Society for Endocrinology - a world-leading authority on hormones

Issue 136 Summer 2020

Endocrinologist > Summer 2020 > Features

Sowing the seeds of sense

Tracey Brown | Features


When endocrinology hits the headlines, it isn’t always for the reasons the researchers had in mind. The trust, Sense About Science, promotes evidence-based public debate about science and risk. Here, the trust’s Director, Tracey Brown, talks about managing public debate.

A quick rummage through recent fragmented memories of popular exposure to endocrinology produces a nonsensical sensationalist stream: HRT is a risk not worth the benefit, it apparently causes cancer; growth hormone – there was a problem with weight lifters using it, it comes from dead bodies, it also causes cancer; the hormones they put in meat make you immune to antibiotics; in the USA young girls develop breasts earlier because of the hormones in food (or is it that they get facial hair?); genetically modified food can make men sterile…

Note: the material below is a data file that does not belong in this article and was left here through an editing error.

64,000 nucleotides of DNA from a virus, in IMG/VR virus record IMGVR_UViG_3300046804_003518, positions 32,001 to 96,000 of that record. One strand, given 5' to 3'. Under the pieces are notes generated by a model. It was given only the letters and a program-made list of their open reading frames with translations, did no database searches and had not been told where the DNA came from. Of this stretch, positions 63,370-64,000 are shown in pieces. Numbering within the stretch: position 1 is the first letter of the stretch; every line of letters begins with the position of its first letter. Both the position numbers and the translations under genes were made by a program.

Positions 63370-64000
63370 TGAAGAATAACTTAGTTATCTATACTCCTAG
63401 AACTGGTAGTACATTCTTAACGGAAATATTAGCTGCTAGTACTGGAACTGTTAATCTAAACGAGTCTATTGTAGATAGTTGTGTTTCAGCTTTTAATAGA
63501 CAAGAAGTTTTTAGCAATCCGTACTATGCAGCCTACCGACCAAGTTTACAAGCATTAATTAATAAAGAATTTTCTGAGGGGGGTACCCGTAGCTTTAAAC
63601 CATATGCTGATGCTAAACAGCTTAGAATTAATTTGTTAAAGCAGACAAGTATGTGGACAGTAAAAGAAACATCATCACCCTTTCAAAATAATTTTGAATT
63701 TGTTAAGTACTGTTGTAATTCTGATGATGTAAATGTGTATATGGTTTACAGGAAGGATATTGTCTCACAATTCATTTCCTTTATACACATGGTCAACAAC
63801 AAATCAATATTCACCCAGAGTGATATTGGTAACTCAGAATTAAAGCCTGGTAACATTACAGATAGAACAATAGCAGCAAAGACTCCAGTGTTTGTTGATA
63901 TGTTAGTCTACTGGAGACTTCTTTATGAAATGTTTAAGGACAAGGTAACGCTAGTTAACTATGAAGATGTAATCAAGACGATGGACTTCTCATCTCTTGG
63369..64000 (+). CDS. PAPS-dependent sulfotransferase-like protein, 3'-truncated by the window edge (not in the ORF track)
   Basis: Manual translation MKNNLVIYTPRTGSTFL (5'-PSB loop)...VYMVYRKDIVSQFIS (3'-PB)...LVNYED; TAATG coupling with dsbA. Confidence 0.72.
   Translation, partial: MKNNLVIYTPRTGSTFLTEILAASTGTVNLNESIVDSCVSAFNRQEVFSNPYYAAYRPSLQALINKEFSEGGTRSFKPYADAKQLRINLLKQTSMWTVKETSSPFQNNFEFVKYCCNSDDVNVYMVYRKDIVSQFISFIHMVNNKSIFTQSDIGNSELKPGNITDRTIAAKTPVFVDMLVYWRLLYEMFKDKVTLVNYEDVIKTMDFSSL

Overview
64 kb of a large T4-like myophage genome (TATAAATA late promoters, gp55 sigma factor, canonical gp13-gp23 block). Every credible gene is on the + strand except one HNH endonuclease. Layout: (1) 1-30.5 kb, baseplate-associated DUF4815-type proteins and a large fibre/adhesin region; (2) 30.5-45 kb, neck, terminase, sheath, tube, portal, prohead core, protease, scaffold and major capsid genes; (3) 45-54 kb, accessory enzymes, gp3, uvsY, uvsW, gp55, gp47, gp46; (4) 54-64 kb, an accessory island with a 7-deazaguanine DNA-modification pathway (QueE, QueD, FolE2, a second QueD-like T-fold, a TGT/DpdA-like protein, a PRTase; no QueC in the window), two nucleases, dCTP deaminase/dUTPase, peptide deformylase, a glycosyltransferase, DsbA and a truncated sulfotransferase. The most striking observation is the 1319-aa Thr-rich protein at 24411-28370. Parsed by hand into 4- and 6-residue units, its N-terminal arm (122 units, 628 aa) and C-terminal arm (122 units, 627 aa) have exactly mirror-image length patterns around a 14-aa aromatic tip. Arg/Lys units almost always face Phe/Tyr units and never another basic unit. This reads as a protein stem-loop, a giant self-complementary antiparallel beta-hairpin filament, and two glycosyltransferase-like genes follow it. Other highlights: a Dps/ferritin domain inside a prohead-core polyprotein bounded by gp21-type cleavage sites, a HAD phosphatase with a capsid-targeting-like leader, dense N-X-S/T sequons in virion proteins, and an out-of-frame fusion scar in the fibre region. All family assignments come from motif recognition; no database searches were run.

No doubt you can remember an even longer list of popular claims. As regards public clarity about scientific evidence, endocrinology seems particularly scare-prone, because of its intimate connection with social behaviour, human health, current therapies and environmental exposures. Often, scientists’ results are released into wider debates that are already polarised or political. For example, hormone therapies have their advocates and detractors, and claims about ‘gender bending’ effects are de rigueur for environmental campaigners against agricultural chemicals, anti-GM groups, and some alternative health practitioners.

According to Robin Lovell-Badge, developmental geneticist at the MRC National Institute for Medical Research, endocrinology’s inherent complexity doesn’t help. For instance, when considering endocrine disruption, ‘There are all sorts of variables in the way a chemical is handled both in the environment and in an organism. Results in this field rely on data that are difficult to collect in a uniform way, and consequently there are rarely ‘clean’ answers.’ Indeed, the WHO’s recent report on endocrine disruptors concluded that the publicity accorded to the area was not supported by convincing experimental data.

While this may help prioritise future research, the immediate challenge is how to achieve a measured discussion about the available evidence. In this regard, I suspect that endocrinologists, like other scientists, need to become more confrontational.